La ballata di Trotski

  • 1996
  • Maurizio Cattelan
  • Stuffed horse with leather saddlery, rope and pulley
  • 223 x 85 x 265 cm

A racehorse hangs from the ceiling. Its dangling hooves and shackled pose reflect the desperate situation in which it finds itself. The animal is resigned to its destiny, and succumbs to the effects of gravity. The title of the piece refers to Leon Trotsky, a figure of the revolutionary utopia and its failure.<br> Since the mid-1990s, the artist’s increasing use of taxidermy reflects his interest in the way people project their fears and fantasies onto animal representations.

© Maurizio Cattelan 2018. Photo © Fondation Louis Vuitton / Marc Domage © Maurizio Cattelan 2018. Photo © Fondation Louis Vuitton / Marc Domage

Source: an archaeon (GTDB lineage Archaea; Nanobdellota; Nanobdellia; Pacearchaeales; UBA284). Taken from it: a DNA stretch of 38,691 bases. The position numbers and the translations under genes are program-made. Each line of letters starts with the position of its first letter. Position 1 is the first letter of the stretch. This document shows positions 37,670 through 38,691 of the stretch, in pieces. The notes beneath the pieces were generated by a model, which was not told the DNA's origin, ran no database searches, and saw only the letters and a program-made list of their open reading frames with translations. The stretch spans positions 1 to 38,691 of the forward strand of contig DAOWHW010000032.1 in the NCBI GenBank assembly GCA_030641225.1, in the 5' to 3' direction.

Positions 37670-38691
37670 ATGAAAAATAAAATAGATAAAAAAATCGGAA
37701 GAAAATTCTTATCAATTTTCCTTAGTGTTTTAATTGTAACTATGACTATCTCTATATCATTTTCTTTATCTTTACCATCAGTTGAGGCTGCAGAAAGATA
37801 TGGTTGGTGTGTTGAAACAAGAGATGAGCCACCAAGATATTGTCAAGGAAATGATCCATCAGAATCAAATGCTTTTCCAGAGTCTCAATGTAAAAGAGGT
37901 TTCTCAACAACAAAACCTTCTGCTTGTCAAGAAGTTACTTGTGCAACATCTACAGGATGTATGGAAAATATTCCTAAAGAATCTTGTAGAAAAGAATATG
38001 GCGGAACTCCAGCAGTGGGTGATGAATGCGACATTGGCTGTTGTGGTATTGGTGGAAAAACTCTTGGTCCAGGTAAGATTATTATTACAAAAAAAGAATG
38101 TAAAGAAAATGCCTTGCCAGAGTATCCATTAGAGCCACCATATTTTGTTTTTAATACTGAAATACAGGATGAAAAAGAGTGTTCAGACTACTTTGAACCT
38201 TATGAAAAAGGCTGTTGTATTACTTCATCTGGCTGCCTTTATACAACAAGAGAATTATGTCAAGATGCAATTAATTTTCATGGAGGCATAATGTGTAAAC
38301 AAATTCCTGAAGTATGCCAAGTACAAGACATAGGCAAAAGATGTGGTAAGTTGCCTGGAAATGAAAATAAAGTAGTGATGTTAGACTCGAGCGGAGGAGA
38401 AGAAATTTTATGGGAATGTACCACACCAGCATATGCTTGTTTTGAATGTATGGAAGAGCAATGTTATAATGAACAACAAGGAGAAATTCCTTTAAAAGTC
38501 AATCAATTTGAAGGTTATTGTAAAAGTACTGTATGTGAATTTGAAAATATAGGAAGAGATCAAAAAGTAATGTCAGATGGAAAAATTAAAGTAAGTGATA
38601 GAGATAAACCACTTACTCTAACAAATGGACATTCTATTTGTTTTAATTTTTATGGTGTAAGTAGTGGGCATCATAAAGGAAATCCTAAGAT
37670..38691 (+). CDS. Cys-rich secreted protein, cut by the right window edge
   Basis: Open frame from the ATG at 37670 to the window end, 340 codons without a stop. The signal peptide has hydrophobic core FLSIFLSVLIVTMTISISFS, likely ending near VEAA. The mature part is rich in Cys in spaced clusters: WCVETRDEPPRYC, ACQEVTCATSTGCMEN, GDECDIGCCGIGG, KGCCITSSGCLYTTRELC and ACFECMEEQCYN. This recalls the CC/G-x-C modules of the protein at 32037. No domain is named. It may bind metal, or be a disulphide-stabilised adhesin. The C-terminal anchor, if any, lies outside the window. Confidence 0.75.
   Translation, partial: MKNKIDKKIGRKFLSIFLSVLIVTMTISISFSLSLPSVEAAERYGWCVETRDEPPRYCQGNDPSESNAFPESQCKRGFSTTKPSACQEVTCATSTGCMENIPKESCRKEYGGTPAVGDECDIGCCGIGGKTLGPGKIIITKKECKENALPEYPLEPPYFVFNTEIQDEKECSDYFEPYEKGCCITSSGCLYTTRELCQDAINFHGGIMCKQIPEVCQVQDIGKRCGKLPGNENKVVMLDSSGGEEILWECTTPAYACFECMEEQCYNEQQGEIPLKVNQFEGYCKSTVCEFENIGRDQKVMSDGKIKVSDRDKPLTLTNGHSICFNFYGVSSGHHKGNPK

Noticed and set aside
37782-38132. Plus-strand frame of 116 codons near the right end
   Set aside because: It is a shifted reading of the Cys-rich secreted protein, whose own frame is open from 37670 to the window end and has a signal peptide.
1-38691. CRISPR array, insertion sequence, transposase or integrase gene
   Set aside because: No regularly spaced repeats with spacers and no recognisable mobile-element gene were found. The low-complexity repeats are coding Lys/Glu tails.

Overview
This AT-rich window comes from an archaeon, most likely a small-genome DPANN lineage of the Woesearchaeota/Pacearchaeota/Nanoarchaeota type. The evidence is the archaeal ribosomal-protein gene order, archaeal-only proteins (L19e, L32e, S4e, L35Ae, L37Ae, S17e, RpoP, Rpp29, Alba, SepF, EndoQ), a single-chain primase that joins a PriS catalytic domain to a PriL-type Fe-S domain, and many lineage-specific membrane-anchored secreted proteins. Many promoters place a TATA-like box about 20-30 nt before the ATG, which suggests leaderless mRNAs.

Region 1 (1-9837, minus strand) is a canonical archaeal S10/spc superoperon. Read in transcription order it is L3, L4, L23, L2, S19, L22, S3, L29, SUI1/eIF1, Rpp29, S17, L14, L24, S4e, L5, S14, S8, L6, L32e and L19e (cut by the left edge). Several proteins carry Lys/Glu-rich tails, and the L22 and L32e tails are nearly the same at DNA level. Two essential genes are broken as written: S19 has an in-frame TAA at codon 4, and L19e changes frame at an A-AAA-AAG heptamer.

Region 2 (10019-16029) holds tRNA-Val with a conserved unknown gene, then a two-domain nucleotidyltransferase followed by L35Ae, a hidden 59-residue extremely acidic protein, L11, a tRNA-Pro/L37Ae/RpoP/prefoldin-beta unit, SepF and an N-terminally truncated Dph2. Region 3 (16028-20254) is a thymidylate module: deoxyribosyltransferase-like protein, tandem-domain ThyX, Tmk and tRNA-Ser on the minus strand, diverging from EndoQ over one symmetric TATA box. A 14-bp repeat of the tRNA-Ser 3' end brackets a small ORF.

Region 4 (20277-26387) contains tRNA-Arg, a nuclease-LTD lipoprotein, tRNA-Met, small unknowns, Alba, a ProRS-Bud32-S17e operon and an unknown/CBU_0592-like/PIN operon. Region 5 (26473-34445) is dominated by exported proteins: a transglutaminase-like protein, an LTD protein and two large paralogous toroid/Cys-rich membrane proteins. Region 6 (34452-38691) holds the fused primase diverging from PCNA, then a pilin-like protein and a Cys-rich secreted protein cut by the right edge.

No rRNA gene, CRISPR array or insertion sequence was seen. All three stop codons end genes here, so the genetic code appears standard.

Maurizio Cattelan

Since the early 1990s, Maurizio Cattelan has built his reputation with work that is both spectacular and provocative, combining extreme satire with a streak of melancholy to underline the contradictions of contemporary society.

Cattelan uses the media to situate his work in a socio-political context. Since the start of his career he has represented his withdrawal from an aesthetic territory like an escape from prison. He conceives his works as &quot;images&quot;, the most famous of which feature high-profile and controversial figures such as Picasso, Pope Jean-Paul II and Hitler. He has also used animal metaphors to create pieces that represent death and failure. His practice can take various forms: sculpture, the creation of a tiny gallery, the organisation of exhibitions and the publishing of newspapers.

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